6. Make sure to edit–Editing your work at the end of your writing session and again at the beginning of your writing session is always a good practice. At the end of writing, is when I catch all of my major boo-boo’s. I run my spell-checker to catch spelling errors and then go to my “usual” problem children such as to and too, they’re and their, hear and here–those problem children. I use the find and replace function in Word and fix those problems. When I come back the next day, I re-read what I wrote yesterday (or last time) and I edit for word choice and sentence structure. By the end of my story, my manuscript is fairly clean when I hand it off to an editor… can you guess what item #7 is going to be?
  7. Hire an independent editor–Editing your own work is great and makes your independent editor happy that she doesn’t have to delete or correct silly spelling errors and typos. It allows them to line edit for structure and grammar, syntax and clarity. Never send out your manuscript or self-publish without using an independent editor. Your work and your sales will suffer. Believe me, I know. I learned the hard way. Editors like Emily’s Eagle Eye Editing, Jim Thomsen, Jodie Renner, Renni Browne will strengthen your work and make it look professional when it arrives at the agent’s or the publisher’s desk. Put your best foot forward by hiring an independent editor to go over your work before sending it out.
  8. Set deadlines–Self-imposed writing deadlines will keep you on track. Sometimes. However, when you tell someone outside of you that you will be completed with a writing project within 6 weeks, you subconsciously make yourself accountable to that person. This works too, sometimes. So, why not make yourself accountable to your editor? Tell them you will be done with a project by May 13th (or whatever) and you will get them your MS on or before that date. What happens when you work with an independent editor is that they will clear their schedule for you. And you had better get them your work on or before that deadline or else they will lose money. Being responsible for someone else’s financial losses is a huge motivator but it can also be key for you to complete another project and get that story to an agent or a publisher for consideration. I like to set up deadlines for myself because when I meet the deadline I get a great sense of accomplishment in that I’m doing something to further my career by staying on track, by getting another story finished and by clearing the slate for my next writing job.
  9. Join a writing group–By meeting up with other writers on a regular basis will focus you to get work done on time. You will clear your slate when one or more authors are relying on you to give constructive comments about their writing in exchange for their comments on yours. I have been involved with several groups and the most successful ones are those who allow 5- to 10- double-spaced pages of work. Also, join groups where the writing is of fiction or nonfiction. Mixing genres can lead to weird dissatisfaction among members. Don’t ask me why but I have found that either fiction or nonfiction groups work well–but not both intermingled.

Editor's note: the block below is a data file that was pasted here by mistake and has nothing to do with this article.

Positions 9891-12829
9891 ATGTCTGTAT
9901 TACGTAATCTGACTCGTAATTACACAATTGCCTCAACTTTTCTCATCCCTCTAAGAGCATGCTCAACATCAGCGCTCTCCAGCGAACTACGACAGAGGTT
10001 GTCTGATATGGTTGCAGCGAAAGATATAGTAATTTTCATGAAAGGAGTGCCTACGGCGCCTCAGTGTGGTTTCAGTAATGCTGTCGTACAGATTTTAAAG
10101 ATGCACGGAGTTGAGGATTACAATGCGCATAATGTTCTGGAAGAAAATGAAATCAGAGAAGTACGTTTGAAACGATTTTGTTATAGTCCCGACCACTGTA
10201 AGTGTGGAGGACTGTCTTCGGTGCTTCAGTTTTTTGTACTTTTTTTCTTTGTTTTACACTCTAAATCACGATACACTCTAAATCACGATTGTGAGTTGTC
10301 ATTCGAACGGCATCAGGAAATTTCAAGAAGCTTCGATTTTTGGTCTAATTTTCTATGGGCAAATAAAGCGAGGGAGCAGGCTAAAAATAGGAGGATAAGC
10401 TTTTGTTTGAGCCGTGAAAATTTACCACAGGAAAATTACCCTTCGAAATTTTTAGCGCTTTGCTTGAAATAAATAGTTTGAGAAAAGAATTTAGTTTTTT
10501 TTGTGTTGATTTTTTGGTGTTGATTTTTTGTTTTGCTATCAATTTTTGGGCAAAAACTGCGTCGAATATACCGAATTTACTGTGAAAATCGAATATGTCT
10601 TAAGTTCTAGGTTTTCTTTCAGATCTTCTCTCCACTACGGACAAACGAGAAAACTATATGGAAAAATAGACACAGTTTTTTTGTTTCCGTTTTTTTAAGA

10. Find a mentor–I often mentor fiction writers. I write fiction so mentoring students who write in nonfiction doesn’t work for me. I had a mentor early on in my career. Michael Collins will remain a key figure in my writing career. He gave me expert advice when I was flailing. He motivated me to write and encouraged me to continue a career in writing. He was honest sometimes brutally but I grew from our mentor-mentoree relationship. It was a priceless experience.

There are many more methods on how to become a more productive writer, I’m sure, but this list will help you right away. Basically, buckling down and pressing ahead are the ways to succeed in this industry. Try not to be discouraged and if you do, drop me a note. I’ll be your encouragement and will try to talk you out of your frustration. We’re all in it together. So let’s help each other the best we can.

I write books about God. Amen. 😉 ~Susan.

The Deer Effect by Susan WingateB&N-Button-LgAmazonImage

10 Great Opening Lines from Novels I Love

Waking, my feet remained stuck under the covers, in a dream about a story, this morning. The story’s first line warbled into ether and left an inkling that colors my morning making me wish I could drag back details as the dream-film played against my eyelids.

The chill of the morning prickled my skin and shook the dream out. Reality began. Get the dogs out. Put the tea on. Feed the deer–who, by the way, were absent most definitely because of the chilly morning. The deer were too cold to eat? Now, I’ve seen everything.

But the dream is playing hide-n-seek with me in my subconscious. It has shifted from story to first lines of stories. My subconscious perhaps speaking to me? Whatever my subconscious intended, I decided to snag 10 books off the bookshelf and offer up to you the books’ 10 opening lines. The books are in no specific order they are simply listed for your reading pleasure. I’ve added a link for each book title and for each author.